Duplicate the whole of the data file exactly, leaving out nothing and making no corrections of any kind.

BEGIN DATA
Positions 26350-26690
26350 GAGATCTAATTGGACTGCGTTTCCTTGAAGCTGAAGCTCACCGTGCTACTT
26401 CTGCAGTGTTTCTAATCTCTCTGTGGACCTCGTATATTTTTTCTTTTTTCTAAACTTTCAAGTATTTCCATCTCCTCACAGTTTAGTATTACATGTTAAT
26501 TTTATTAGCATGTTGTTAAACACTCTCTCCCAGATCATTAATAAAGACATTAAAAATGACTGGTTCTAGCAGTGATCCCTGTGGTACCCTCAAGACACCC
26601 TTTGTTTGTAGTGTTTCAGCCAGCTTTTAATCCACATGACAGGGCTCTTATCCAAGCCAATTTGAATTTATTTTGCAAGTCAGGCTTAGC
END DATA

Positions 26350-26690
26350 GAGATCTAATTGGACTGCGTTTCCTTGAAGCTGAAGCTCACCGTGCTACTT
26401 CTGCAGTGTTTCTAATCTCTCTGTGGACCTCGTATATTTTTTCTTTTTTCTAAACTTTCAAGTATTTCCATCTCCTCACAGTTTAGTATTACATGTTAAT
26501 TTTATTAGCATGTTGTTAAACACTCTCTCCCAGATCATTAATAAAGACATTAAAAATGACTGGTTCTAGCAGTGATCCCTGTGGTACCCTCAAGACACCC
26601 TTTGTTTGTAGTGTTTCAGCCAGCTTTTAATCCACATGACAGGGCTCTTATCCAAGCCAATTTGAATTTATTTTGCAAGTCAGGCTTAGC